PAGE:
3 votes
  20. I've been thinking a lot about freedom from self and want to share a story

    How I narrate my life has a lot to do with how I feel in the present. Bad things happened to me and I have done bad things. But there has been good people and good things also, and by forgetting...

    How I narrate my life has a lot to do with how I feel in the present. Bad things happened to me and I have done bad things. But there has been good people and good things also, and by forgetting them and only remembering the pain, I do a disservice not only to them, but to myself and my own wellbeing. I have been changing my story, not because the old narration is not true, but because it omits. It was not intentional omission, I just couldn’t remember. So

    I want to tell the story about a boyfriend I once had named Jack. Jack was a huffer, he huffed paint, and you could always tell what color spray paint was on sale, by the color of the ring around his lips. I believe Jack loved me. He was older than me by about a decade, and I was young, but emotionally I think we were the same age. At the time of my relationship with Jack, I was a ward of the state and moved in and out of foster homes, behavioral modification centers, juvenile hall, and state mental hospitals.

    I want to tell this story about Jack not only because he is most certainly dead, and tenderness and epic feats should be remembered, but also because there is never a place for me to speak about Jack.

    So Jack loved me. When I was struggling with my sexuality and claimed that I only had sex with him and with men because they were easy, he stopped touching me, and allowed me to use his place to explore girls I liked. He would make them feel at home, make food, and leave to do something else elsewhere. He would never participate in a threesome when girlfriends and I were tripping our asses off, or drunk or high on something else, instead he’d go to a corner and huff paint and leave the world for a bit. When a john beat the crap out of me, and I wouldn’t go to the hospital because I was afraid of being arrested, he stitched me and set bone, all while cheerfully talking about how we would murder the bastard. In recovery we made elaborate plans for execution and giggled, and snuggled, and listened to music and had gentle sex, because I like girls, but I am not really gay.

    Jack was also a planner. And not only could he make a conversation about plans to murder some deserving asshole, he could also devise and follow through on plans on how to bust me out of my various incarcerations. Most of them failed, and one cost him his own incarceration, but he had some successes. When I would be incarcerated, Jack would go to libraries and planning offices and find architectural and electrical plans for the buildings I resided in. We had this coded language we used in our letter writing where I could let him know where exactly I was located inside the building and he could let me know how far into a plan he was without a censor being able to casually figure out what was going on.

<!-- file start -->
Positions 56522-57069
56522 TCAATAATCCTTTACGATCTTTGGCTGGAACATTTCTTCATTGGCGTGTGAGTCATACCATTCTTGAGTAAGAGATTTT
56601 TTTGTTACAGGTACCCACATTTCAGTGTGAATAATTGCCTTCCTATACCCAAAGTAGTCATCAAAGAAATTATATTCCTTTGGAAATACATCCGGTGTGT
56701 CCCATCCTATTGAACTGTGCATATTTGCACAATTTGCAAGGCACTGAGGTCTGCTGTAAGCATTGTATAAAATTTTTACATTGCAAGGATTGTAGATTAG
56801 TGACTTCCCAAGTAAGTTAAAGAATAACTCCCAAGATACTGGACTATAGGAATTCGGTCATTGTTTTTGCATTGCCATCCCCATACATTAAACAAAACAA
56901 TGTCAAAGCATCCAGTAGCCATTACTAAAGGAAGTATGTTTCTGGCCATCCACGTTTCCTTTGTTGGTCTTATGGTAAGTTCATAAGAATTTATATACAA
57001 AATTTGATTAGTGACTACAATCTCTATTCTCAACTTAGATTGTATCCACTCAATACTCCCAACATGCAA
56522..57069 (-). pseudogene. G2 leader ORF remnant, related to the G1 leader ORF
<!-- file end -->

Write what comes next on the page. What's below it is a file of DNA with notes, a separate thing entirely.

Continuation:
And Jack succeeded. Power went out, and I crept down stairs without alarm, and we met in bushes, and we moved through yards, and made our way to bus stops and subways until we were safe, and far, and naked, to talk and laugh, to tell the story, and have or not have sex. And then he would go to the corner and huff and fall away from the world. And I would go out into the night to make a buck.

    Jack made it his mission to keep me from being locked up. He would pretend to be the brother or uncle to gain entry, to find weaknesses and to exploit, constantly on the lookout to find ways to extract my freedom, almost like he understood that I was locked up not because there was something inherently wrong with me, but that there was something wrong with the system that could not be bothered to parent the child who they had authority over. Me drugged on Thorazine, Jack carrying me down an elevator through a front door towards freedom, a quick puff at the parking lot, a friend waiting in a car around the corner, laying zoned out together, looking at Jack with his mouth stained blue. Grateful.

    He had a horror story of his own that he never foisted on anyone. He also had once been a child of the state. And paint and other inhalants completely annihilated his pain. But he loved me, and paused his own decline to show me acceptance and love and tenderness. I could rest.

    Jack’s name is not Jack. His name was Bill Pfeiffer. And it has been easy in my life to tell my story that no one loved me, that no one believed in me, that no one ever let me breathe. But Bill Pfeiffer did. And as the narration of my life changes, and I focus more on what I have had instead of what I did not have, Bill once again comes to free me.

    9 votes